I haven’t been to my once-regular hangout, The Redford Theatre, at all this year, and it seems unlikely that I’ll go over there before the school year concludes in a few short weeks. The likely reason for this is the lingering satisfaction – even nearly a year later – of getting to see my favorite James Bond movie On Her Majesty’s Secret Service at the Redford on the big screen last June.
After seeing the film onscreen once before – and coming close to seeing it onscreen nearly 20 years ago in 1998 at the Brattle Theatre back in Cambridge – I was still excited to see it again. Reasons were similar to why I am often drawn to reissues or revival screenings: the immediacy of the cinematic experience can’t be replicated in your home or in a lighter setting. That’s especially true with this Bond movie, which offered a level of intensity and character that was arguably unmatched until Casino Royale appeared on screens 37 years later.
The previous screening, at the Museum of Modern Art in New York City, offered the excitement of 007’s 50th anniversary year and took place in October, 2012. I’d made a special trip to the city for the event, and was not disappointed – mostly – except for the fact that a key sequence of the film was completely missing from the print that they showed. Thankfully that did not happen at the Redford and the emphasis was on the quality of the experience, complete with old-style intermission as is customary with their classic film showings.
Of course another part of the appeal of this experience stemmed from having visited the primary filming location itself, as referenced in my YouTube clip below, high in the Swiss Alps. I’m currently looking in to making a return visit there, just over 10 years after when I previously went, and am hoping it will work out.
So with the peaks of an experience like that with OHMSS, why would (or how could) I top that? It’s nothing against the Redford, though, and they continue to be a strong resource and community member of Detroit.
My recent visit back to England gave me some nostalgia over my original introductions to British culture, which came in the visual entertainment format of The Avengers television show and the James Bond film series. So I decided to re-visit some of their output during some downtime back here in the USA.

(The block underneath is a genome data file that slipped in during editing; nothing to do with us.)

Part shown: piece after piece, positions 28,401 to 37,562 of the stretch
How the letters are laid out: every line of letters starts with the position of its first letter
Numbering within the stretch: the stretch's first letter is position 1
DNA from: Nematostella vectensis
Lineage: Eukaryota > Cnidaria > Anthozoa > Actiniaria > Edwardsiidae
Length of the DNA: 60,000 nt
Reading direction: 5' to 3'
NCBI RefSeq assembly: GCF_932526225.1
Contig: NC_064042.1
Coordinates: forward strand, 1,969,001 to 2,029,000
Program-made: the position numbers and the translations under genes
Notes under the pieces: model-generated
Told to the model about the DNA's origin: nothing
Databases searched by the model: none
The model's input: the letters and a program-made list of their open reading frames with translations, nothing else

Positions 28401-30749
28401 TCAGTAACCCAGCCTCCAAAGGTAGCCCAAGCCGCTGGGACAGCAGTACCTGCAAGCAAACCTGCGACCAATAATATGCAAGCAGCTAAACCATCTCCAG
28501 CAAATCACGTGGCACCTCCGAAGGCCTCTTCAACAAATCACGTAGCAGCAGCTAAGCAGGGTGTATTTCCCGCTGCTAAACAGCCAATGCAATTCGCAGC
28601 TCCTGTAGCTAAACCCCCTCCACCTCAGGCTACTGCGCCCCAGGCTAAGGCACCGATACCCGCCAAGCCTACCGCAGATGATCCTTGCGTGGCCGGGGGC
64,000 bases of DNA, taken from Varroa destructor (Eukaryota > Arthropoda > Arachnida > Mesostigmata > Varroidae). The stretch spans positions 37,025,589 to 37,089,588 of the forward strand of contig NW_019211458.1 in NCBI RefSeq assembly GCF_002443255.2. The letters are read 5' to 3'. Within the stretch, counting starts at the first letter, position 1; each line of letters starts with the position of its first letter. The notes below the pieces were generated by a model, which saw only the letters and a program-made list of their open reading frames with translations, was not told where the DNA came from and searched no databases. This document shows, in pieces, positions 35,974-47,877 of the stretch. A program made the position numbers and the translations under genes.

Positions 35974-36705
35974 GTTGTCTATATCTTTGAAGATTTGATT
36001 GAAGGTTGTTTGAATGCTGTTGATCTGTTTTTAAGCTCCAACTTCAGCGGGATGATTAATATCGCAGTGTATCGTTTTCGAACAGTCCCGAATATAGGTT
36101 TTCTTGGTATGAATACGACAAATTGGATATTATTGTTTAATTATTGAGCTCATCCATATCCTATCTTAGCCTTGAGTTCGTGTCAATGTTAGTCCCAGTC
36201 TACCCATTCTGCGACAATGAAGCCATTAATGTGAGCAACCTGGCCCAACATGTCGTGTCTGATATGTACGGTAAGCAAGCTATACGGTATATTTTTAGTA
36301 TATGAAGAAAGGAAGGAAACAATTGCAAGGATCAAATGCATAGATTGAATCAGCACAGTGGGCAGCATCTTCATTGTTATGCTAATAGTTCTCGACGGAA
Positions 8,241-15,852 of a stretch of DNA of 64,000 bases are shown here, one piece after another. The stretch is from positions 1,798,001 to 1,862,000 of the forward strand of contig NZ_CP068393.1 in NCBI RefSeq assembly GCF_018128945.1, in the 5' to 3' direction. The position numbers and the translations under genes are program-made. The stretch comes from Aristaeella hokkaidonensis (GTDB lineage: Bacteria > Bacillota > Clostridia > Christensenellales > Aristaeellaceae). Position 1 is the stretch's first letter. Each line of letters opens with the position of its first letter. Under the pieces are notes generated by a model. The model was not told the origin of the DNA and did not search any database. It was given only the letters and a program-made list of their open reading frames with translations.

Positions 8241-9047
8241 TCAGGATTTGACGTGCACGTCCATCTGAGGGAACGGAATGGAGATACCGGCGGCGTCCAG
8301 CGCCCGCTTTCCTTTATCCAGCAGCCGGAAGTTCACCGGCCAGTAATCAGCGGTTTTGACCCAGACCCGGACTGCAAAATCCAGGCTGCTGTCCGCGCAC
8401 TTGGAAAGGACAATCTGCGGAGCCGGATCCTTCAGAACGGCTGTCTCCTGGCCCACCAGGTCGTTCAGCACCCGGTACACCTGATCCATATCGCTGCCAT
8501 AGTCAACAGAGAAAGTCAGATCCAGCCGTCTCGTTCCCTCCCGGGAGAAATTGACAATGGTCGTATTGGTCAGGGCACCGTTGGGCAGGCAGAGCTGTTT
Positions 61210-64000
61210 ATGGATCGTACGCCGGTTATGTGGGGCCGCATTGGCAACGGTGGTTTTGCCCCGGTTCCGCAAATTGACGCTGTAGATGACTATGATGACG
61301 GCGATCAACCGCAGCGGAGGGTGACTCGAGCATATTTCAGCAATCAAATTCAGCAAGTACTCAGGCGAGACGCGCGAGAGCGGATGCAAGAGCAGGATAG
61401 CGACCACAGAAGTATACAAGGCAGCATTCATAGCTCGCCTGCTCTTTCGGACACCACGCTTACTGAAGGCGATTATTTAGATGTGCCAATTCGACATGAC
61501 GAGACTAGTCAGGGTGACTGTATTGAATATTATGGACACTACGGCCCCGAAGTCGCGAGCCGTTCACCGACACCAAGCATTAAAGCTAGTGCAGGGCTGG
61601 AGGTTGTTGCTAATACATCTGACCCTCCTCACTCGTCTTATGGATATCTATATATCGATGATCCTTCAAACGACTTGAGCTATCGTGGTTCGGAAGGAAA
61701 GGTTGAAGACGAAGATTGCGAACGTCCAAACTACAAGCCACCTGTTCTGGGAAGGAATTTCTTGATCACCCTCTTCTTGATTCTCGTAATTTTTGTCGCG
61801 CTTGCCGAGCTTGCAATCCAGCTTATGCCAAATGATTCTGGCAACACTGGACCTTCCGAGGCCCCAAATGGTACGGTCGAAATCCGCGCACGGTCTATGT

First up was the Avengers fourth season episode entitled A Surfeit of H20. This story comes right in the middle of the series’ best season, and it made me quite unsettled when I watched it in my younger years. It seems to take a more unique spin on the standard Avengers formula than the episodes surrounding it, with two particularly eccentric guest allies complimented by two particularly devious guest villains. As always, the story is anchored the inimitable Patrick Macnee as the suave John Steed and Diana Rigg as his stylish partner Emma Peel. As an aside, the episode’s plot gets summed up rather well via Tumblr.
In the modern era it is intriguing for me to look back (or rather look again) at many of the episodes which were frequent childhood/younger years viewing material for me. This had its ebbs and flows, coming first with the series showing regularly on the A&E network around 1990, and then a few years later on the Encore Networks “Mystery” channel from around 1995 to 97. The point is that I got to know the material very well.
But, of course, with the now-older personal perspective, the material seems … different. wittier. more classic as time goes on. Those feelings felt particularly evident in the case of this episode, which, as I mentioned, spooked me when I was younger with its atmospheric black and white sequences, but now more amused me. At the same time it stands as a hallmark of the series’ black and white filmed era, with a tight attention to detail, location filming, and carefully chosen guest stars.
Next up was a look at one of the color episodes of the Emma Peel era, Something Nasty in the Nursery. This is another one that I remember particularly enjoying when I was younger, but somewhat neglecting in the years since.
The story takes a more pedestrian slant than most of the earlier tales in the series, but it’s indicative of the general campier and goofier direction of the series at this point in the production history. Steed and Mrs. Peel are tasked with discovering why top secret “hush hush” secrets are (again) leaking from higher-up government operatives. Turns our that the men in question had (conveniently) all been disciples of one Nanny Roberts, who later oversaw development of “GONN”, the Guild of Noble Nannies, a seemingly well-mannered finishing school for ladies in training. But it turns out that the current leaders of GONN, a Mr. Goat and Miss Lester, have other plans.
This episode lacks the memorable style and depth of some other installments, and has a number of continuity errors (or simply bad edits) that detract from its appeal. A side plot involving an ultra upper class toy shop is more intriguing than the primary plot. But the story continues to show the series’ careful, deliberate and tasteful attention to style – especially in the color era – with vibrant hues bouncing off the screen and distinctive characterizations that live up to what writer Rodney Marshall calls the “subversive champagne” of the series, where dramatic layers are presented subtly with a slightly humorous edge.